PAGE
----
Despite what people might tell you, strategic planning is an art. As with other arts, you can do better with good training and tools, but at the end of the day, there is no replacement for skill and experience.
In times of economic turmoil - or even just turmoil in a specific industry - many companies turn away from their strategic planning to focus on short-term issues. In many cases this is warranted - your course may not be as important if the ship is sinking - but in far more cases, this departure can lead to bad strategy and failure.
One of the best (and to me, the most painful) examples of this departure from the path of good strategy occurred at Disney from 2001 to 2008. In the years before this - from 1991 to 2001 - Disney operated an excellent park at Disney World called Pleasure Island. This park filled in an important gap for both families and convention attendees in the area - the absence of nightlife for adults. While this fell outside the Disney strategic competency of family entertainment (viewed on its own), it was well within that competency when seen as a part of the bigger picture, answering the question "How can we keep the whole family happy during a week at Disney World?". Unlike any other place in the world, Pleasure Island offered (during its peak years) family oriented nightlife - a place where I wouldn't mind taking my young children to go dancing or take in a comedy show.
In 2001, the aftermath of 9/11 devastated the travel industry, and hit Disney hard. To overcome this, Pleasure Island management started targeting the local nightclub crowd, making changes to the operation that made it more appealing to young local people. This change may have decreased losses in 2001-2002, but it also decreased the family appeal of the attraction, and Pleasure Island started to fade as a part of the Disney destination as it became more of a local hang-out spot. As you might expect, the very non-family oriented problems of nightclubs - drugs, violence, gangs - also seemed to be increasing during this time. Attendance -especially by families and Disney vacation-goers- declined steadily as the Pleasure Island operation became less of a distinct entity and more of an imitation of Citywalk at Universal Studios nearby.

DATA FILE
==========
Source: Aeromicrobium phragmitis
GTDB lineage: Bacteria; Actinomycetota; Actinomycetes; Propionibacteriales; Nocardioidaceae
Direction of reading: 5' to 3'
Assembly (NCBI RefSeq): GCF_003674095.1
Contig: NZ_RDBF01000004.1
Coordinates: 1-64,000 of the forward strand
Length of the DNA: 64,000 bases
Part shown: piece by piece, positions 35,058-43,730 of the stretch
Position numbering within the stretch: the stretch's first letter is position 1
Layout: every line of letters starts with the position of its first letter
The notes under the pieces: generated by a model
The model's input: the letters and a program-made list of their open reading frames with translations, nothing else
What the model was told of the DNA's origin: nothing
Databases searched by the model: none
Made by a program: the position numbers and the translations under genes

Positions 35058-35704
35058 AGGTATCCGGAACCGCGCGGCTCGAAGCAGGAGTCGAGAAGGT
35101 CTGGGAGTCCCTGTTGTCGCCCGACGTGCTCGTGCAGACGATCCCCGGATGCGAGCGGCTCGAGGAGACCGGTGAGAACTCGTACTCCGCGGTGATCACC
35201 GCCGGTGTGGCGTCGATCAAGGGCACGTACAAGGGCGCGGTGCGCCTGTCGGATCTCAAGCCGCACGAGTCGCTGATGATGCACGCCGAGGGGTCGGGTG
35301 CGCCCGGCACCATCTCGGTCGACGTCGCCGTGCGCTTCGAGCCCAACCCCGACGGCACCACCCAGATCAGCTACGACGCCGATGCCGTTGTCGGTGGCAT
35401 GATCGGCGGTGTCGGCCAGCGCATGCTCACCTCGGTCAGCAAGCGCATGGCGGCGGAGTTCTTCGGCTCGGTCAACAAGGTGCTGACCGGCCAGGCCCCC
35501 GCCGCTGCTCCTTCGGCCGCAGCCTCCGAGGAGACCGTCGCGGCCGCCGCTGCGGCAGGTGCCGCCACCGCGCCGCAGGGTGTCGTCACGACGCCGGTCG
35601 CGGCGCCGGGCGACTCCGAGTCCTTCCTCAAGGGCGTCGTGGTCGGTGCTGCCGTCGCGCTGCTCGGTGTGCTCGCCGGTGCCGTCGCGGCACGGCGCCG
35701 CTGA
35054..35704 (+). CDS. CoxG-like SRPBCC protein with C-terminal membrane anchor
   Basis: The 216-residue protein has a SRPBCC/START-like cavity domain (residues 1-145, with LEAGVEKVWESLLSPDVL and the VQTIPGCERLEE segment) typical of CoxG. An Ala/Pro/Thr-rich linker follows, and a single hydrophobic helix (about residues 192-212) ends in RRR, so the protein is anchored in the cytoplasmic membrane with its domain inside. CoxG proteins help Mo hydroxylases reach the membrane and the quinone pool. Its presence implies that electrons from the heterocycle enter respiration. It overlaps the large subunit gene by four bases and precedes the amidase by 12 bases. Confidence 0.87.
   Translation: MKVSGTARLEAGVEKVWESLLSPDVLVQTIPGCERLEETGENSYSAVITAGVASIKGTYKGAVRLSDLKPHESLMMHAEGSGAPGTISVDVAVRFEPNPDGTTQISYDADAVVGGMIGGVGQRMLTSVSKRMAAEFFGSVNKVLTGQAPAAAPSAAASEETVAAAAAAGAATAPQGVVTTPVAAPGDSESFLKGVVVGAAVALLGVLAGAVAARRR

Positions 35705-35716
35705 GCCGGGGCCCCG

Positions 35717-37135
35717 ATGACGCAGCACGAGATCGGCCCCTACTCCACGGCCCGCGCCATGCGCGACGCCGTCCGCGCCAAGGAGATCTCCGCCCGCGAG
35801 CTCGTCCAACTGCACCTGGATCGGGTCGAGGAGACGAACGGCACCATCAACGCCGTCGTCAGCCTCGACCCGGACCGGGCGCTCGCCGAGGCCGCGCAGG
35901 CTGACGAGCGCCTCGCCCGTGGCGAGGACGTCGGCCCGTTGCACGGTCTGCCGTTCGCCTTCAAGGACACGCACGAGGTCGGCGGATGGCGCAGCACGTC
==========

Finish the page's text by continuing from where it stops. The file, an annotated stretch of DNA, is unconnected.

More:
In 2008, the entire operation was shut down, to make room for more shops in the Downtown Disney area. Thus, a unique part of the strategic competency of Disney World suffered a strategic loss due to changes that were made for tactical reasons seven years before.
While the decisions involved in the decline of Pleasure Island may well have been made in strategic planning, there was a clear departure from strategic competency-based thinking for more tactical considerations of short-term revenue enhancement in 2001-2002. Small changes, like the cessation of fireworks and live shows, and big changes, like the removal of admission gates from the island entrance, led very directly to the decline and, ultimately, the failure of the operation.
Has your company departed from its strategy in the past year? Do you need to return to strategic competency-based planning to renew the true distinction that your company can have in the marketplace? Now would be a good time to consider returning to a discipline of formal strategic planning to assure success not just next year, but for years to come.